World Media Roundup – 3 October 2014

Categories: In The Media.

Kazakhstan develops palliative care

Central Asia Online

Government-backed NGOs are increasing access to palliative care for the seriously ill in Kazakhstan.

2,000 new cancer patients discovered in Kuwait every year

Arab Times

At a recent workshop organised by the Palliative Medical Care Union, Head of the Union, Dr Khaled Ahmad Saleh said that 300 patients have been admitted to the Palliative Care Center since 2011, wtith the number growing each year.

A new mourning: grief in the digital age

The Irish Times

Has social media brought the community back into bereavement or is there a morbid preoccupation with the online profiles of the deceased?

Helping hands

The Economist

Too many old people in the developed world end their lives in hospital, hooked up to machines and surrounded by strangers. That needs to change.

When patients refuse the hospice chaplain


“To provide the best care possible to the patient and family, the social worker needs to feel comfortable and competent to delve further into the discussion of patient spirituality and their reason for refusing the chaplain.”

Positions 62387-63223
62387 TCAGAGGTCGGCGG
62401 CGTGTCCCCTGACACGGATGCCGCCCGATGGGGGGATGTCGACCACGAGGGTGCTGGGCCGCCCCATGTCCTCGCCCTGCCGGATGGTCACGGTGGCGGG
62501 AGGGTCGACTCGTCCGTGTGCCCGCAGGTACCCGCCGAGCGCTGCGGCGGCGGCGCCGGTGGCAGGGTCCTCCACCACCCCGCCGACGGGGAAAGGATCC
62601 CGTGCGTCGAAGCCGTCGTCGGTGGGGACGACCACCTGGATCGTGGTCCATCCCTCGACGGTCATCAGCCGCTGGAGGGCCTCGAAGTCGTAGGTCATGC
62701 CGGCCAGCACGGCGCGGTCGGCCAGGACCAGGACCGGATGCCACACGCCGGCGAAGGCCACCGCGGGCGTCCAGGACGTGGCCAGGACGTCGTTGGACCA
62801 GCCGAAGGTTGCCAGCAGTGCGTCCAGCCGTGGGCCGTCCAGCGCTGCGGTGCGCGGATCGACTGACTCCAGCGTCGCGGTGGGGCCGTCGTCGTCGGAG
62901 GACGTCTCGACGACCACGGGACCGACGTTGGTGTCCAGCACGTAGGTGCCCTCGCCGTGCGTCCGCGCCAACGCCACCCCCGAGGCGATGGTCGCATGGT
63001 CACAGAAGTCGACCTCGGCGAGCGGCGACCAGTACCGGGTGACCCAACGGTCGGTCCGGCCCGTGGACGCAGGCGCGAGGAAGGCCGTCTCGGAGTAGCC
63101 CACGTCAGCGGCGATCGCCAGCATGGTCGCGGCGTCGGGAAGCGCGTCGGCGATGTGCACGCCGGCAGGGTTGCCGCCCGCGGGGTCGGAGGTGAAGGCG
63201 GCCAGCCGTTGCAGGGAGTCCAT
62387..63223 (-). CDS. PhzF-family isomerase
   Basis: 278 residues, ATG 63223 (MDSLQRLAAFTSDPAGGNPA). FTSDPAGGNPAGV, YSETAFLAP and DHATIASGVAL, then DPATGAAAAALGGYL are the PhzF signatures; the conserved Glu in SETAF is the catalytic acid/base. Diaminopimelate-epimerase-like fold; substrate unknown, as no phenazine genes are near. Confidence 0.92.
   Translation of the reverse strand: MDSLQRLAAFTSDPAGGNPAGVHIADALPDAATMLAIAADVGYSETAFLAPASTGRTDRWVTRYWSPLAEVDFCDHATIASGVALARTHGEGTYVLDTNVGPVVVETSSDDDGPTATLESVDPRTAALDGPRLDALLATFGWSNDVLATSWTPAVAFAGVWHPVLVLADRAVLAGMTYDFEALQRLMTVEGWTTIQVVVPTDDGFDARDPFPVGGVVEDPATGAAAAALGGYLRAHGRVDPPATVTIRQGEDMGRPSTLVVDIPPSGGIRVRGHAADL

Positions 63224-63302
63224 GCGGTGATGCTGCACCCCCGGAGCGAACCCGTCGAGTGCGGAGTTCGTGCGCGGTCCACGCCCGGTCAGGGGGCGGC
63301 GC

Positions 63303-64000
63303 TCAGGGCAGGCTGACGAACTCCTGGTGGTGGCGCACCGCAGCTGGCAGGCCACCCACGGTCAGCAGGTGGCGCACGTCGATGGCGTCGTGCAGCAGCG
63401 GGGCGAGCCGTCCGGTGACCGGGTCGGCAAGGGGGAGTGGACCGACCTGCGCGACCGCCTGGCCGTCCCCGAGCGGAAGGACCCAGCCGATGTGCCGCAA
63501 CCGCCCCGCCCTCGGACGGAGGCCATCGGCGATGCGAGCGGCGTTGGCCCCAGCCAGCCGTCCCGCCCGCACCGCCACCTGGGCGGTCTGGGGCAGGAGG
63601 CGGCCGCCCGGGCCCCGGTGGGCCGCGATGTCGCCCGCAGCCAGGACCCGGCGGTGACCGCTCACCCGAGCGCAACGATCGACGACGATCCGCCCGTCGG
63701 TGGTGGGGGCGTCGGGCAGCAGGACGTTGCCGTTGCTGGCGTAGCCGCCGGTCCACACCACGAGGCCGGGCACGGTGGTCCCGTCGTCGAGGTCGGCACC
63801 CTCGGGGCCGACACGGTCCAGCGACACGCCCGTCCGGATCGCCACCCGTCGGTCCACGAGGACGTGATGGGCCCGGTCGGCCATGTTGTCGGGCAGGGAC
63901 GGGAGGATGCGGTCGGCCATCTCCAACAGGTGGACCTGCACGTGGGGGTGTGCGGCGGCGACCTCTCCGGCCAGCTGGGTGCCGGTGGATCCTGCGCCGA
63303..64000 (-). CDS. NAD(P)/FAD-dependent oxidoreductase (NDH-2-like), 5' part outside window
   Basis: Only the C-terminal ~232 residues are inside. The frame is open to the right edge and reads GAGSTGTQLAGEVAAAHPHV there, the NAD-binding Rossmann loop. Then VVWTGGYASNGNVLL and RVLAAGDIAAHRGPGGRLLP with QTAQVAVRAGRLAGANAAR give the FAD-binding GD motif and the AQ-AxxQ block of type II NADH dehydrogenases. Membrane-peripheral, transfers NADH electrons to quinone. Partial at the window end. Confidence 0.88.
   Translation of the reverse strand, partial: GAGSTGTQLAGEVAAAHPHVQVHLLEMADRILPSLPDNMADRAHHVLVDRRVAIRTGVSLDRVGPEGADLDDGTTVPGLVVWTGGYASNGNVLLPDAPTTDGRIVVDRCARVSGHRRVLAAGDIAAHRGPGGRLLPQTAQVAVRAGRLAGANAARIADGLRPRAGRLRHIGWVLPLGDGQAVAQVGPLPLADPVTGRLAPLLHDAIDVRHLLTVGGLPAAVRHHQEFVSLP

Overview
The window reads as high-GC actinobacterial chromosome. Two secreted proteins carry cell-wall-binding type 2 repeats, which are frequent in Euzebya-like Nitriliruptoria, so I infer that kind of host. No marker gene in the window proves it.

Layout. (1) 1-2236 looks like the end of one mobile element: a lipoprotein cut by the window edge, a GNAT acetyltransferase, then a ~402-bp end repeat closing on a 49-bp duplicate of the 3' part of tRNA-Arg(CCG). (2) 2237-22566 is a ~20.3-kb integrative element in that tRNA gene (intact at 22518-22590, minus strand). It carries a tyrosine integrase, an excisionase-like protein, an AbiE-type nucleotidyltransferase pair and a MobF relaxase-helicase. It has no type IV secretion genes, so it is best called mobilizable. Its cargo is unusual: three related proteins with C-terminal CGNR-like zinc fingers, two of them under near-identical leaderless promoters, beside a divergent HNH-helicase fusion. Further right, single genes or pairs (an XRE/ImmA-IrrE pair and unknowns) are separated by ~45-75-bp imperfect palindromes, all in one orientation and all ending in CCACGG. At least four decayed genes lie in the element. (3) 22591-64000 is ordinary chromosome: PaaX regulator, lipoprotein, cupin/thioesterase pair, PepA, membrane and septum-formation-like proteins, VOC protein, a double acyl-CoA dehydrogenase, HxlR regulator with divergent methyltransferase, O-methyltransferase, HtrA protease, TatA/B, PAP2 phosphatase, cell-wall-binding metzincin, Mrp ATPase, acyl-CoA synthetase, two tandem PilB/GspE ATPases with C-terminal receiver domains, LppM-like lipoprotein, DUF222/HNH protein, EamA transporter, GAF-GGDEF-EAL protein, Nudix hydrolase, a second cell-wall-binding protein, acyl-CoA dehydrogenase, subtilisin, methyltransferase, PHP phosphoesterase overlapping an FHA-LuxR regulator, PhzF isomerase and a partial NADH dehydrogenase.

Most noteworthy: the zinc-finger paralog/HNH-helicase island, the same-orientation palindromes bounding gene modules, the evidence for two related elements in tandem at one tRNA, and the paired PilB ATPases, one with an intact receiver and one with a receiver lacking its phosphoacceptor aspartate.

Family of ‘brain-dead’ California girl seeks to have her declared alive again

US – The Guardian

The family of a 13-year-old California girl who was declared brain-dead 10 months ago following complications from tonsil surgery has asked a judge to declare her “alive again”.

Ebola outbreak: ‘Five infected every hour’ in Sierra Leone

BBC News

A leading charity has warned that a rate of five new Ebola cases an hour in Sierra Leone means healthcare demands are far outstripping supply.

When comforting a child is a potential death sentence

ehospice International Children’s edition

UNICEF and Save the Children report that thousands of children are dying or being left orphaned as a result of the Ebola outbreak in West Africa. Resources are needed and new and creative ways to deal with this crises need to be found.

The role of chaplains in aged and palliative care

ehospice Australia

Older people tend to ask the big questions. They’ve seen the pain and the trauma – along with the good times – and they have the life experience to inform their inquiries in later years.

Prostate and breast cancers: more similar than you’d think

ehospice USA

September was Prostate Cancer Awareness Month and October is Breast Cancer Awareness Month. This article explains the similarities between the two – including diagnosis challenges, treatment decisions, and the effect each can have on family and friends.

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